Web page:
The Value of Mammography Screening in Women Under Age 50 Years

David M. Eddy, MD, PhD; Victor Hasselblad, PhD; William McGivney, PhD; William Hendee, PhD
JAMA. 1988;259(10):1512-1519. doi:10.1001/jama.1988.03720100030034.
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Two quantitative methods, Confidence Profiles and CAN*TROL, are used to analyze evidence and estimate the health and economic consequences of adding annual mammography to annual breast physical examinations in asymptomatic women aged 40 to 49 years who are at average risk for breast cancer. Such women have about a 128 in 10 000 chance of having breast cancer in the next ten years and about an 82 in 10 000 chance of dying of such a cancer. Adding annual mammograms to annual breast physical examinations each year during that age decade would reduce the probability of death to about 60 in 10 000, a reduction of about 26%. Screening would increase the expected lifetime of a woman destined to get breast cancer between ages 40 and 49 years by about 3.5 years. Ten years of screening with mammography in that age decade carries a risk of radiation-induced cancer of about one in 25 000 and a risk of a surgery recommendation for a lesion that is not cancer of about one in ten. If 25% of the women in this age group in the United States were screened every year, breast cancer mortality in the year 2000 would be decreased by about 373 deaths. In 1984 dollars, the cost of screening, workups, and continuing care in the year 2000 would be about $408 million. Treatment costs would be decreased by about $6 million, leaving a net increase in costs in the year 2000 of approximately $402 million (1984 dollars).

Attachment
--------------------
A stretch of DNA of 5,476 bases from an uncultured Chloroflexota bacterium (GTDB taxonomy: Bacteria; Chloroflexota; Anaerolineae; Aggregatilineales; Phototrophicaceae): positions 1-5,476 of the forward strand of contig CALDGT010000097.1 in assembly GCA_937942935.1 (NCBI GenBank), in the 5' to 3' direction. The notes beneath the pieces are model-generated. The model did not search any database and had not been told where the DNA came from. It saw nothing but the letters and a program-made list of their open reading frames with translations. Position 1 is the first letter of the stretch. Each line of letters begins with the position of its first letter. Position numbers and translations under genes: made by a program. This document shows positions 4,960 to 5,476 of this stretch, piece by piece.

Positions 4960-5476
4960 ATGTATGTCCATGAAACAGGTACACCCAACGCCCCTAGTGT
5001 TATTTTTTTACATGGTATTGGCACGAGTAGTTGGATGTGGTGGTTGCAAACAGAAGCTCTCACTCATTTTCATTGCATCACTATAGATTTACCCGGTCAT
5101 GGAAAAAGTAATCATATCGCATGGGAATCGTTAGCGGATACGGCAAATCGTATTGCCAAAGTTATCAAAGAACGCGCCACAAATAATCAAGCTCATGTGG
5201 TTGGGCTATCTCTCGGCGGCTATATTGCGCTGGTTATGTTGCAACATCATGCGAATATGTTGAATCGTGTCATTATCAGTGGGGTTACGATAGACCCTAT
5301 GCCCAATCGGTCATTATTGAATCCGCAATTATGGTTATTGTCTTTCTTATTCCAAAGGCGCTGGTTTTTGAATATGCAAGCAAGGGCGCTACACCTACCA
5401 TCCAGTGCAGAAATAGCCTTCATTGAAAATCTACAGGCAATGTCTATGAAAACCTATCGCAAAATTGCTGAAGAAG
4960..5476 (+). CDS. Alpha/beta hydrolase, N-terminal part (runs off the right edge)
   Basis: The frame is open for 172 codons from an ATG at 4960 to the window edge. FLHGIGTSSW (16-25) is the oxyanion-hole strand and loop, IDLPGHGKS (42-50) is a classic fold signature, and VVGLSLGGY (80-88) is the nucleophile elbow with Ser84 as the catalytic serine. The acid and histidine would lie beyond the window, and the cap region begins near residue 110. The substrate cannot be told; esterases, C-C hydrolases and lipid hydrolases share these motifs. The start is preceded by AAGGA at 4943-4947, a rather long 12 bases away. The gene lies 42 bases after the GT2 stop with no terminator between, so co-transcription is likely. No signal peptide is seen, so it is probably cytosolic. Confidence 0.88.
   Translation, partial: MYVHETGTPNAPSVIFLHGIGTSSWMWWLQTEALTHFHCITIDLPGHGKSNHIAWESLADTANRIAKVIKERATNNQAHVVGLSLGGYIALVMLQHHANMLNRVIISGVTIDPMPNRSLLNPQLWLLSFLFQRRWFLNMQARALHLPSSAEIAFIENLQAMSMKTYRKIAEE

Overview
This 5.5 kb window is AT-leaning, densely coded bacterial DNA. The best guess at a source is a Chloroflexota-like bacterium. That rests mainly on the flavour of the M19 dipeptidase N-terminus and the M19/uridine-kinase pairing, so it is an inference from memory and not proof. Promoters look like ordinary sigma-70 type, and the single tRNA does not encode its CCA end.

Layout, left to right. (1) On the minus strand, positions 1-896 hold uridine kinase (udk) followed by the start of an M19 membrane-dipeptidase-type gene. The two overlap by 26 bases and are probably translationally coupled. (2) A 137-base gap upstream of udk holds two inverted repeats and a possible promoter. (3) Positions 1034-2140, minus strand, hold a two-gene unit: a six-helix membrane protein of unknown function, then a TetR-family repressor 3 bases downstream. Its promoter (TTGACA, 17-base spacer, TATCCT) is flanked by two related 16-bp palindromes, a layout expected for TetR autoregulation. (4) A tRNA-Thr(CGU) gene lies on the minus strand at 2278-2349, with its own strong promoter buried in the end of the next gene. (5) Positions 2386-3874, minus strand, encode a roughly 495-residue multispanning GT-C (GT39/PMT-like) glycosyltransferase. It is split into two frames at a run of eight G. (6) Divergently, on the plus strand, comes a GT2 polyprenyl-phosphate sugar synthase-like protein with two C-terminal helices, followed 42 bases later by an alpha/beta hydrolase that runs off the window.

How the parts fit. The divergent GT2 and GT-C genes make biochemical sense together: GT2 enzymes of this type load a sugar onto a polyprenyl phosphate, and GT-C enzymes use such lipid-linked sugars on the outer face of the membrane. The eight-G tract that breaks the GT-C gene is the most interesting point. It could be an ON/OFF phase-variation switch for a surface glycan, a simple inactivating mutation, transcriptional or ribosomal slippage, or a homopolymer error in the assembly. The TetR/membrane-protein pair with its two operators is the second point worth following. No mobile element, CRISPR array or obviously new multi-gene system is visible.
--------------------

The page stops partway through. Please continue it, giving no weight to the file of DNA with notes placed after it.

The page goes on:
(JAMA 1988;259:1512-1519)


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